AC went out on 2003 Honda Accord with 120k miles. Mechanic checked and found bad compressor. Do they usually go bad after 8 years or that mileage? (I live in humid hot South, so AC gets used a lot.) Putting in a used compressor costs $470 with labor, 6 month guarantee, versus new compressor for $700 with labor, 12 month guarantee. Since it’s the start of summer, a 12 month guarantee doesn’t help much more. But will used compressor last for another 5-8 years or 100k miles? When new (or originally in the car) how long do they usually last?
A compressor lasts as long as it lasts. There is no standard mileage or age at which they wear out.
I had to replace a compressor last year on my '96 Subaru. It had about 135K miles on it at the time.
The prices I was quoted had a new compressor for about $100 more than a rebuilt unit. I chose the new one.
If the compressor failed internally, there may be other parts of the AC system that will have to be replaced.
Compressor failure is also something that is frequently misdiagnosed so keep that in mind. Compressor problems may be one or more of the following:
Noisy clutch bearing.'
Worn/slipping compressor clutch.
Noisy compressor itself.
Pressures not correct due to valve problems in the compressor.
The noise problems are usually something that comes on gradually so there is advance notice of a looming failure.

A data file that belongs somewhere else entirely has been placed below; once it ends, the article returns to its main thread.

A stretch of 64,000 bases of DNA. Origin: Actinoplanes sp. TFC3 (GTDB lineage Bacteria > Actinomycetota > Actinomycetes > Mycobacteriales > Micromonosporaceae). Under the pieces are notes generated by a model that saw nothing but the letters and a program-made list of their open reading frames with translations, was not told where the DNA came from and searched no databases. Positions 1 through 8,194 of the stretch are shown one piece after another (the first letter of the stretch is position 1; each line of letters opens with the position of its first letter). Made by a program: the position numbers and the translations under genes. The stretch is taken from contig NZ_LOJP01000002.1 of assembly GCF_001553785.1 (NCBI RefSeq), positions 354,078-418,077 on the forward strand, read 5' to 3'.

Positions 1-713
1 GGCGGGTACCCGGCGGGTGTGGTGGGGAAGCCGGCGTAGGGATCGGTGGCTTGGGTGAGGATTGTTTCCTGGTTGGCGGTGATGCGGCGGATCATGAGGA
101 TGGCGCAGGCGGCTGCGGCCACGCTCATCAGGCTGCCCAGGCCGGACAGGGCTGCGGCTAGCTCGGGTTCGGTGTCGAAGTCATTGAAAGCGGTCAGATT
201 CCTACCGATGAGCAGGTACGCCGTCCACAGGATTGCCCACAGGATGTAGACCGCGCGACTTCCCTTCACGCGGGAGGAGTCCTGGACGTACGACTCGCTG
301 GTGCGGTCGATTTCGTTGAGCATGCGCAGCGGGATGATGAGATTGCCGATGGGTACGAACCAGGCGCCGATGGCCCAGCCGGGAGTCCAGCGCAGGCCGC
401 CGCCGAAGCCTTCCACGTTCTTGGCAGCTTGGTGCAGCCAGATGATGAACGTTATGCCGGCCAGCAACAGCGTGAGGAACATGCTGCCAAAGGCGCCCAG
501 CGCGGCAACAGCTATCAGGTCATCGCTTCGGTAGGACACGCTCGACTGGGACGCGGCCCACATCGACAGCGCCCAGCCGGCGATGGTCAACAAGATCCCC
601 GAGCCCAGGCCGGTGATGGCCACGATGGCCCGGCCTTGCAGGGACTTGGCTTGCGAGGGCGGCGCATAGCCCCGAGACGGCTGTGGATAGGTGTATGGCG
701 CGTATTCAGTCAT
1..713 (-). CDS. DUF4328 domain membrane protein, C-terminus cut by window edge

Without knowing what the symptoms are, how this was diagnosed, etc. it’s impossible to say whether your vehicle needs a compressor or not.
When a compressor does fail it’s generally due to the loss of refrigerant oil over the years. With age, automotive A/C systems leak a little refrigerant and with this refrig. loss some oil is also being lost.
This is made worse with modern cars because most compressors are mounted down low and many leaks are around the compressor shaft seal, etc. When the A/C is off oil will pool down low of course and the constant pressure in the system can continually force oil out whether the A/C is being used or not.
The unit on our 1976 Granada lasted 10 years, about 90,000 miles. On my 1984 Impala, it started acting up at 11 years and 200,000 miles. On my 1988 Caprice, it performed well till I sold the car in 2007.
I also was given a 2 year old company car once, a Sable, and the compressor was on its last legs.
Over-tightening the drive belt can wreck the bearing, and low refrigerant level can also end its life prematurely.